Thursday, December 15, 2005

Cory Maye update

Radley Balko provides a comprehensive post about the Cory Maye case here. I first posted on the Maye case here, linking to Balko.

I've reviewed Balko's latest post and nothing there changes my opinion that Maye acted in self-defense. As I ask in my earlier post, were Maye's actions reasonable under the circumstances? It seems to me they were.

Here's something from Balko's update that I found interesting:

Smith was arrested without incident. Significant quantities of marijuana were found in his home. Both Maye's current and former attorneys say Smith was never charged for drug possession or distribution. District Attorney McDonald says he doesn't remember Smith being charged or convicted. Maye was never charged with a drug crime. So the only criminal charge of any kind to come out of this raid was the murder charge against Maye. (emphasis added)
Note that Smith was the neighbor in the adjoining duplex apartment.

You can see from the above that is was the police action, under the WOD mandate, that got Officer Jones killed and Maye convicted as his murderer. It's not the drugs that are the problem here, it is the misguided war on drugs that led to all this. Absent the WOD, Officer Jones is still alive, and Maye is still at home taking care of his family.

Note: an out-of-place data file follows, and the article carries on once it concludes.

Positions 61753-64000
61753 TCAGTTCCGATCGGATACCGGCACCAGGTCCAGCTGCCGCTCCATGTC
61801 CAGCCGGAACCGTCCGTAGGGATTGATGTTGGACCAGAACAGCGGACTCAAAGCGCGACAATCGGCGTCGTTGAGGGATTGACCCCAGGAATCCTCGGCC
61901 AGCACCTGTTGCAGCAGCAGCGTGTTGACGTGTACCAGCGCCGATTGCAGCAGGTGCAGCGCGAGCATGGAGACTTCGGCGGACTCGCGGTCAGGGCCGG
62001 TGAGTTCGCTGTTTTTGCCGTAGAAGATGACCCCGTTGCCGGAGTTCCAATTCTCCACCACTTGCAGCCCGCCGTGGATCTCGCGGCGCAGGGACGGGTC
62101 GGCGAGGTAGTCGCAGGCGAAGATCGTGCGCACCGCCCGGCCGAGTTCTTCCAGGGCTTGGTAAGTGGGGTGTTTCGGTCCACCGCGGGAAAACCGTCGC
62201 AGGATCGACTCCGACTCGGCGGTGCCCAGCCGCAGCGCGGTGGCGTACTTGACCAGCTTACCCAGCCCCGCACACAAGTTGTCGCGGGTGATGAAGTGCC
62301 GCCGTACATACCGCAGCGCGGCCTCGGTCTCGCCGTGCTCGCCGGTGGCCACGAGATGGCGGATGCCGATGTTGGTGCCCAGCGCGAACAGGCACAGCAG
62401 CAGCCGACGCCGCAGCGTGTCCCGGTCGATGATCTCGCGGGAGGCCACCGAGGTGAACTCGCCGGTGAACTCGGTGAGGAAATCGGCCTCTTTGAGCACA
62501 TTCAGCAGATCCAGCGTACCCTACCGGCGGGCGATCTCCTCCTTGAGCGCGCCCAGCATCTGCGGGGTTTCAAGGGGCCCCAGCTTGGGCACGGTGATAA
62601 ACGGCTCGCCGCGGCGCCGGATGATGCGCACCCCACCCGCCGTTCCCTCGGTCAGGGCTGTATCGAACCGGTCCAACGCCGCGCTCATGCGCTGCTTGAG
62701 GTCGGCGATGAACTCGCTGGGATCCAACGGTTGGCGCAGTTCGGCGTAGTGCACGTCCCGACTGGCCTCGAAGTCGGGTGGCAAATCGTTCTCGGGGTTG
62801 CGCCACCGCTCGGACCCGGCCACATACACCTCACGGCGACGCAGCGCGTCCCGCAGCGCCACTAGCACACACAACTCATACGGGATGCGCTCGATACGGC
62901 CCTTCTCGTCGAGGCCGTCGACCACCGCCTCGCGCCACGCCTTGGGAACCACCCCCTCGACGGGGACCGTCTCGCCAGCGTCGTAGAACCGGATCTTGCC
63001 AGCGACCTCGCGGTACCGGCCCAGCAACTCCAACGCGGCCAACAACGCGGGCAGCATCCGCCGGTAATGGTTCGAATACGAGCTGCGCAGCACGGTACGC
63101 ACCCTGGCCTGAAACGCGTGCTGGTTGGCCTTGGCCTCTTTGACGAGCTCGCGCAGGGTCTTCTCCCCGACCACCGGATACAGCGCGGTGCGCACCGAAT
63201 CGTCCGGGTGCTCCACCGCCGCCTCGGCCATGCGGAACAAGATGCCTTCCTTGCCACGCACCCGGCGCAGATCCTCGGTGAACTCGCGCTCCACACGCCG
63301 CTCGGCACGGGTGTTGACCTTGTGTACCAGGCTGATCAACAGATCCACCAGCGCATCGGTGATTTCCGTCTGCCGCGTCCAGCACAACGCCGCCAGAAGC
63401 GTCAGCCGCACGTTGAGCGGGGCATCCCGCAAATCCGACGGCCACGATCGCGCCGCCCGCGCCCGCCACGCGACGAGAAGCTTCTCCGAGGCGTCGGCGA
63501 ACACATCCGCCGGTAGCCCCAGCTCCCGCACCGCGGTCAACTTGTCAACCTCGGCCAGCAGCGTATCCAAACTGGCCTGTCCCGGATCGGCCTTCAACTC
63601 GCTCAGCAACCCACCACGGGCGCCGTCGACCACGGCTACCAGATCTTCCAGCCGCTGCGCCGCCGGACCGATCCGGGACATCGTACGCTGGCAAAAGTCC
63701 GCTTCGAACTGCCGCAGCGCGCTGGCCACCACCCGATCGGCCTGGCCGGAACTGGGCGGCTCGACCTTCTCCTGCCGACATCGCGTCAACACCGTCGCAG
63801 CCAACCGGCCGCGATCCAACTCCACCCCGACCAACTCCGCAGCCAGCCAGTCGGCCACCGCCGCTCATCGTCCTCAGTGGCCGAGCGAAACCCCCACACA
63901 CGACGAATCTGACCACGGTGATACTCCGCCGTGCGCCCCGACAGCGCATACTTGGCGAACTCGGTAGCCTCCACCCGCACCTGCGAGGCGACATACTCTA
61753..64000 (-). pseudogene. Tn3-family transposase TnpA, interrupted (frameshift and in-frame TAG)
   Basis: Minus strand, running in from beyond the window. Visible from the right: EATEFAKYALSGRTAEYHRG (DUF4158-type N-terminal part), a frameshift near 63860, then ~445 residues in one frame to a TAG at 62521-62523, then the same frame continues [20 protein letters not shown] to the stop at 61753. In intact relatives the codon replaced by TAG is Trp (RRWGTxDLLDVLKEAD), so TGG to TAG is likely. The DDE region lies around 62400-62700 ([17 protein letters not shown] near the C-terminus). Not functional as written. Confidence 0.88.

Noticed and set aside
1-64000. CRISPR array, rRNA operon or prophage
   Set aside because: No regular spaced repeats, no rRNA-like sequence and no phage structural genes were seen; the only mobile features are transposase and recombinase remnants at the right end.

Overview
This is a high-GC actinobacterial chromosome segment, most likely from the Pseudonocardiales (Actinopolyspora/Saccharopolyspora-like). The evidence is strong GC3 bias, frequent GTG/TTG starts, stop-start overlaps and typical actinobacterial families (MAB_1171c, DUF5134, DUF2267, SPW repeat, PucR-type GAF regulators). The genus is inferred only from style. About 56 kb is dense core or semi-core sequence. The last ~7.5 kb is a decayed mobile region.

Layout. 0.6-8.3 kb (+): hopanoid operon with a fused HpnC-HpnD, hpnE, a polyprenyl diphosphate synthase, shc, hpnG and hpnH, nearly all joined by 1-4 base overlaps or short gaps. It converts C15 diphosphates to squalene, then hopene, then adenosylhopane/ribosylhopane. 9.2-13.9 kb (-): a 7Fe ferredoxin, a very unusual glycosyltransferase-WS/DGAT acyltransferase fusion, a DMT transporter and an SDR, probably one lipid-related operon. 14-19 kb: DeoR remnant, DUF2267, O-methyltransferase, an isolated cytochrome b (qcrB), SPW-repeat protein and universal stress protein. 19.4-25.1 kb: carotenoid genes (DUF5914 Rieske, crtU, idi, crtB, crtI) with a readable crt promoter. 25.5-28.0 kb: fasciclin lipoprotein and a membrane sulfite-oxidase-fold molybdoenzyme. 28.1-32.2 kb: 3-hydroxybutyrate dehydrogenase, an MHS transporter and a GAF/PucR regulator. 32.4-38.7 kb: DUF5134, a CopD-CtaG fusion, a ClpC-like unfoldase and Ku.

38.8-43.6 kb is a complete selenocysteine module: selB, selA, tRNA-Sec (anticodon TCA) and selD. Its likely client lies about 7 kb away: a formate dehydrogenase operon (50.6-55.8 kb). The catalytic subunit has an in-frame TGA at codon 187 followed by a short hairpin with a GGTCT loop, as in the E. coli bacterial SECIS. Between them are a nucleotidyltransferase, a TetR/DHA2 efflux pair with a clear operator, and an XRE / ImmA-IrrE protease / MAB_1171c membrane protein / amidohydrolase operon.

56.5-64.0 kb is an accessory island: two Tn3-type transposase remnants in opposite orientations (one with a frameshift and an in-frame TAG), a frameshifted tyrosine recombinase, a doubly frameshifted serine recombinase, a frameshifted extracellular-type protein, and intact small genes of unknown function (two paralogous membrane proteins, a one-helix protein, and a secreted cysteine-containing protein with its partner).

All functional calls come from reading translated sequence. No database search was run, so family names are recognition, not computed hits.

I freely admit that my opposition to the WOD colors my opinion of this case. You see, I think the WOD is the biggest injustice being perpetrated on people in this country to day. This case is more proof of that.

Even if Maye himself was a marijuana smoker, it was the war on drugs that caused him to grab a gun one evening to defend himself and his daughter against what he thought was a criminal home invasion. The injustice of siccing law enforcement on people like Maye and those that supply their habits has led to more injustice. In this case, the tragic death of a young police officer and the imprisonment of Maye, sitting on death row.

I have to ask the questions again. Is stopping people from doing drugs worth Officer Jones' life? Is it worth Cory Maye's life? Is using "illegal drugs" any different than getting smashed on beer, wine, or whiskey? If not, why are we treating "illegal drug" users differently from alcohol users? Isn't it obvious that when the law treats morally equal behaviors differently, injustice, by definition, is created?

I'll have more WOD posts in the future.


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